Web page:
Ability Dogs
4 Young People

A few facts and figures:

  • The population of the Isle of Wight is just 150,000 of whom about 26,000 people are registered disabled or have long term illness.
  • There are over 700 children and young people (under the age of 24) with a disability living on the Isle of Wight.

Ability dog will give Christina a new independence

Article published in yoppul on April 8th, 2013 by Emily Scotcher

Ability Dogs 4 Young People is a new charity that launched last year, focused on providing helper dogs for young people on the Isle of Wight, aged 16 and over, to help them with tasks as everyday as picking up dropped keys to accompanying them on shopping trips.

I caught up with Christina Loosemore, 16, who is on the Ability Dogs 4 Young People's waiting list, on the eve of her two-week trip to Disneyland, Orlando, with her friends and teachers from Christ the King College, to find out exactly what having a dog will mean for her.

“I love dogs,” said Christina. “I've always wanted one, so when I found a charity that I could have a dog from it was really exciting.”

Carol Court is the founder of Ability Dogs 4 Young People, which has been featured before on yoppul. The puppies are trained and move between ‘puppy parents’, who socialise the dog and help train it to become a capable ability dog for a young person.

But there's more to it than that.

“Every person is different and every dog is different,” said Carol. “So we have to match dogs to people very carefully, to make sure they'll be compatible and suit each person's individual needs.”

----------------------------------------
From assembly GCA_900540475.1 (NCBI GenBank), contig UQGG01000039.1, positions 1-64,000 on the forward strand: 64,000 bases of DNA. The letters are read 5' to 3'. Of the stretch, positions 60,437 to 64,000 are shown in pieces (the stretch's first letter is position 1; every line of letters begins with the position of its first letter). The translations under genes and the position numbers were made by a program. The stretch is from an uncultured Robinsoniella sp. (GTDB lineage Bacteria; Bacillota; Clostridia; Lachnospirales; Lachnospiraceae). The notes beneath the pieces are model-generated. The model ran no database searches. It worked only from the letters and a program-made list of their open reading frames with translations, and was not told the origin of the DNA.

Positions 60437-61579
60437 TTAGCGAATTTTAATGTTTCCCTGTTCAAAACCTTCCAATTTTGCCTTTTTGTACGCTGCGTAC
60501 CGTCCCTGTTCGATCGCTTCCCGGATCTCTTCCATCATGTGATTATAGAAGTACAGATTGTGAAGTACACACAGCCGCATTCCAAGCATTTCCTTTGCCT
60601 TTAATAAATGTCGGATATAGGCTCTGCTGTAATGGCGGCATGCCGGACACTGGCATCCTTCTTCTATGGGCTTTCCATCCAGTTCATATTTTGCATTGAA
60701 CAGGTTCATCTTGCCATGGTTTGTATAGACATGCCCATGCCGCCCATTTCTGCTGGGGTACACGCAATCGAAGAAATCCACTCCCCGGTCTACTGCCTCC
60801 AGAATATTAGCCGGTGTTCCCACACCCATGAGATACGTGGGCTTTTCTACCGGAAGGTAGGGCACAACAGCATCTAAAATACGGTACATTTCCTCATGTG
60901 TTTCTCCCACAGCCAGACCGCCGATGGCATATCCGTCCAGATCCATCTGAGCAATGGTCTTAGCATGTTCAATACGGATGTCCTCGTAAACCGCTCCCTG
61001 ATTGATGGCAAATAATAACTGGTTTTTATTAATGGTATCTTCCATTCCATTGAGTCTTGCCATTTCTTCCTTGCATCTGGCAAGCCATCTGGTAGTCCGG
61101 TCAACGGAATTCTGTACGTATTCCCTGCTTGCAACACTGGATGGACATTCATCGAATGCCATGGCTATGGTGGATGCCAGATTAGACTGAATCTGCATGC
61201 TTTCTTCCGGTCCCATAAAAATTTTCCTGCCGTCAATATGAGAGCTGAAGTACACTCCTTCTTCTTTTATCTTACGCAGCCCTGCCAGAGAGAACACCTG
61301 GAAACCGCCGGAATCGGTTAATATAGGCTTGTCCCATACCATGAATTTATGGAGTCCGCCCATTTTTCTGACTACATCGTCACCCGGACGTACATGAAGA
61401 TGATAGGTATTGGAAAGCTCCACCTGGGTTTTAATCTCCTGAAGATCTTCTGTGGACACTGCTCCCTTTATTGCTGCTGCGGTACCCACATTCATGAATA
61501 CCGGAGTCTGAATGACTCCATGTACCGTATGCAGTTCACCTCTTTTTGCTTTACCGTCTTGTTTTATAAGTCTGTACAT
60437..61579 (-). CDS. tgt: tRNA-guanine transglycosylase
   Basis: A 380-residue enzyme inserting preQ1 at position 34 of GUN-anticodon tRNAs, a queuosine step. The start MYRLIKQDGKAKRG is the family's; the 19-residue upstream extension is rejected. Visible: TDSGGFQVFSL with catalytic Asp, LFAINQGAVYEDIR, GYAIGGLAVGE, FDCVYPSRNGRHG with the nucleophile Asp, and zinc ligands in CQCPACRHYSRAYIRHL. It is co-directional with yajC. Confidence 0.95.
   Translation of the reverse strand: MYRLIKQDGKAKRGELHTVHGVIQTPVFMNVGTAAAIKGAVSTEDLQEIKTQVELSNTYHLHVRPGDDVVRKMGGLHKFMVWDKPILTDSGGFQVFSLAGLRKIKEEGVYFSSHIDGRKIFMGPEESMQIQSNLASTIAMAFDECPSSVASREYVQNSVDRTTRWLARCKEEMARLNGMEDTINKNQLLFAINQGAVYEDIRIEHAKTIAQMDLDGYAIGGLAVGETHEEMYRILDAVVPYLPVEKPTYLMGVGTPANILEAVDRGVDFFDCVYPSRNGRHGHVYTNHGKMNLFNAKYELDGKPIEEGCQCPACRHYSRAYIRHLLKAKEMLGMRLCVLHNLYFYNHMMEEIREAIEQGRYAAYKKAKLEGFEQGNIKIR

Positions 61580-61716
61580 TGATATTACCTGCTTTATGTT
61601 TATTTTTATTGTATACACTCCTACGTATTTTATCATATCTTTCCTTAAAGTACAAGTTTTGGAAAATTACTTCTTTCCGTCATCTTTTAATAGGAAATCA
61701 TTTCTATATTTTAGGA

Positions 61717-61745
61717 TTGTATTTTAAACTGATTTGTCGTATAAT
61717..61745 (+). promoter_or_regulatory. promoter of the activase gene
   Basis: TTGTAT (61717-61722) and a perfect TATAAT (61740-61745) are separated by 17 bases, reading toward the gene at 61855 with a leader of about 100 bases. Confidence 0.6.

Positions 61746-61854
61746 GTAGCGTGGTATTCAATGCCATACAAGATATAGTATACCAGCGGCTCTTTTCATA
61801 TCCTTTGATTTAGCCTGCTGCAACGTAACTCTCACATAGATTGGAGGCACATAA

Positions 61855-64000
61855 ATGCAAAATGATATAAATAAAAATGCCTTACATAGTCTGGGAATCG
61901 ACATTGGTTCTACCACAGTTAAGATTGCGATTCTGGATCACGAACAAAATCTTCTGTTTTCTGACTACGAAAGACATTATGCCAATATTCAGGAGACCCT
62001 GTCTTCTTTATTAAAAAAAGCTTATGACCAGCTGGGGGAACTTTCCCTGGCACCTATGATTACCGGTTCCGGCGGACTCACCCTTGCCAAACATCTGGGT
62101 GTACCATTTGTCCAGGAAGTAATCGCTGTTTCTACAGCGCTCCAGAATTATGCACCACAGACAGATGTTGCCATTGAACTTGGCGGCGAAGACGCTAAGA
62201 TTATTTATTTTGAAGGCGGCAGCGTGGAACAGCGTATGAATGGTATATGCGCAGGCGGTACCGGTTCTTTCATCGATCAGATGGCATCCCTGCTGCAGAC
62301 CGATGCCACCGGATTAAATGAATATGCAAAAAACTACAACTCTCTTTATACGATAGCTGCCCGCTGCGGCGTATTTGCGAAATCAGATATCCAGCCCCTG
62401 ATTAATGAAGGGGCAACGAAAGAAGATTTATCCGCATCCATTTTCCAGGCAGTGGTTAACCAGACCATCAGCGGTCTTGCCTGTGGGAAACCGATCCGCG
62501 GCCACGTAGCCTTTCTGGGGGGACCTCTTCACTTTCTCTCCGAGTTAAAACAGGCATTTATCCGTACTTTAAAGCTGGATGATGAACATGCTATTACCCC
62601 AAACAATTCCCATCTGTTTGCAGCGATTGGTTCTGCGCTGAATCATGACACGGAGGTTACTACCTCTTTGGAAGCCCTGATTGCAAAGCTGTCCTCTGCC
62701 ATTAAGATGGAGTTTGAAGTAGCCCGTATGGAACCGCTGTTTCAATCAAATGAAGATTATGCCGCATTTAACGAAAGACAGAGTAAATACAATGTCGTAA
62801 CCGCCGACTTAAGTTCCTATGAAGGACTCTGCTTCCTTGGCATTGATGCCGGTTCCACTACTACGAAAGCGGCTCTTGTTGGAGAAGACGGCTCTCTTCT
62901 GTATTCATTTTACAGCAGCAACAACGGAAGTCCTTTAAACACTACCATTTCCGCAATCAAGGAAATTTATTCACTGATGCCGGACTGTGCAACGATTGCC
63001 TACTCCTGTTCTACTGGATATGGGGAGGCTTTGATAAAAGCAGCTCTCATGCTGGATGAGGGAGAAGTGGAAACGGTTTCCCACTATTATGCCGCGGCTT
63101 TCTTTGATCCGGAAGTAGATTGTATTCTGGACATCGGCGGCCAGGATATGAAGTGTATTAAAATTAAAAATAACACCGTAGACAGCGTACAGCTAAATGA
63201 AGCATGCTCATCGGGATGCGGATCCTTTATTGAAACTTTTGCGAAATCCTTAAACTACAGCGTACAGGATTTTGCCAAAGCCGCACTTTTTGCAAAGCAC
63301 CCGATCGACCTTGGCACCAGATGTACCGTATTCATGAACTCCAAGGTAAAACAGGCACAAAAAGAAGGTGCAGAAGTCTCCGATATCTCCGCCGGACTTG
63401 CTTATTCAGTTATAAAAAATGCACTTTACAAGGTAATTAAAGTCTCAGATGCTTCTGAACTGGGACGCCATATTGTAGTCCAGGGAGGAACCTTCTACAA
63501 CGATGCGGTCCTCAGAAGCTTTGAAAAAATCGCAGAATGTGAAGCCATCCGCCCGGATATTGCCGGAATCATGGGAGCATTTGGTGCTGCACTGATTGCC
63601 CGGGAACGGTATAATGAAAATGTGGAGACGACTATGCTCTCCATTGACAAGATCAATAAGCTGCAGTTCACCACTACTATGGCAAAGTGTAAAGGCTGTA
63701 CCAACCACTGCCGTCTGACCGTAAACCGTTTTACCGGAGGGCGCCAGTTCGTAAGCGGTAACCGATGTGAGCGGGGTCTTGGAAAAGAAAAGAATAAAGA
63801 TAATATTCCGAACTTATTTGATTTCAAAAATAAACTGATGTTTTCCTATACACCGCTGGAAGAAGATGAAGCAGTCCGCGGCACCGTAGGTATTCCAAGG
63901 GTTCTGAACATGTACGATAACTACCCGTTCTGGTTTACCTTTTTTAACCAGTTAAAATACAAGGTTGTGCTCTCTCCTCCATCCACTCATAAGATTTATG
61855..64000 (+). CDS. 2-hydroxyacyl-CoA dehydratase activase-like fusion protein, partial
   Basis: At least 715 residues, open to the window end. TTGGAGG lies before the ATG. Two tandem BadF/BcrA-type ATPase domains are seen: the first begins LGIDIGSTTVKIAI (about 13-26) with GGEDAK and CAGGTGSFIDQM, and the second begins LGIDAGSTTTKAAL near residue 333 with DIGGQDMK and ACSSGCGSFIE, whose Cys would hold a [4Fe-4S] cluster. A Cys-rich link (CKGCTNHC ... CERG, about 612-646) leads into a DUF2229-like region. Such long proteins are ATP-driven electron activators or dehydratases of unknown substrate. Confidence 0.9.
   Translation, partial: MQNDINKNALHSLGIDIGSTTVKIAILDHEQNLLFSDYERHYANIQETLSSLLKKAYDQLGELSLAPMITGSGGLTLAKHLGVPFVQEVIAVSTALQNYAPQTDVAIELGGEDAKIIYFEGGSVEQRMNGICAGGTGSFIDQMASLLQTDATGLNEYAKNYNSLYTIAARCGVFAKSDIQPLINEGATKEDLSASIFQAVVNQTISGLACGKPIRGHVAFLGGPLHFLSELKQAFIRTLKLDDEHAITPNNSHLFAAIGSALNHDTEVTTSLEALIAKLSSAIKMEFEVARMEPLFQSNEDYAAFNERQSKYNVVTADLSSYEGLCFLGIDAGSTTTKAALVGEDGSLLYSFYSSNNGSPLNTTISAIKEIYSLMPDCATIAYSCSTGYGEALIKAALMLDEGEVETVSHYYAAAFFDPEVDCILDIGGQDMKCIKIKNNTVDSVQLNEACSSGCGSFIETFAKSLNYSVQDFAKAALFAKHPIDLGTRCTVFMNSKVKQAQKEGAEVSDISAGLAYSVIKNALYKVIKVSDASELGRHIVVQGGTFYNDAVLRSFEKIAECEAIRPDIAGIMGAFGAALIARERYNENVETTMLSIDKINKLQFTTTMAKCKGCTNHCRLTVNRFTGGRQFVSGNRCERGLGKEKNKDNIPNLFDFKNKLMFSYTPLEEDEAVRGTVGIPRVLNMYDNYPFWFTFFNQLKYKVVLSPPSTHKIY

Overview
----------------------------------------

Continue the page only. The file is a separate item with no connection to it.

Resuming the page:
The focus for Carol is on targeting the age group most often overlooked, the young adults.

She said: “At 16, you're responsible and old enough to be out, so we wanted to target that age group - we're not doing anything new in the UK, but there's no-one on the Island focused on this age group. The ones who really want their independence.”

Christina is one such young person; she has cerebral palsy, and uses a wheelchair or sticks to move around. This clearly has no effect on her enthusiasm, energy or drive, but it can be limiting.

“When you're on sticks or in a chair, people do stop and look at you with a sort of ‘What are you doing? What's wrong with you?’ look,” said Christina. “A lot of people talk to you like you're really little, or they ask my friends ‘Can Christina do this?’ when I'm right next to them, rather than asking me.”

Her mum, Julie, added: “It's even more frustrating for Christina because she's a teenager. When you're 16, you're not quite in one camp or the other - you're not an adult, but you're not really a child, and that's difficult at the best of times.”

This is another way in which Ability Dogs 4 Young People will be able to make a difference to Island young people, not only by giving them a friend and helper, but also by giving them the perfect ice-breaker.

“I'm quite shy,” Christina told me. “A dog would help me to talk to people.”

Julie added: “It's a lot to do with the confidence that having a dog will help Christina to build - she'll be able to have a sort of independence she hasn't had before.”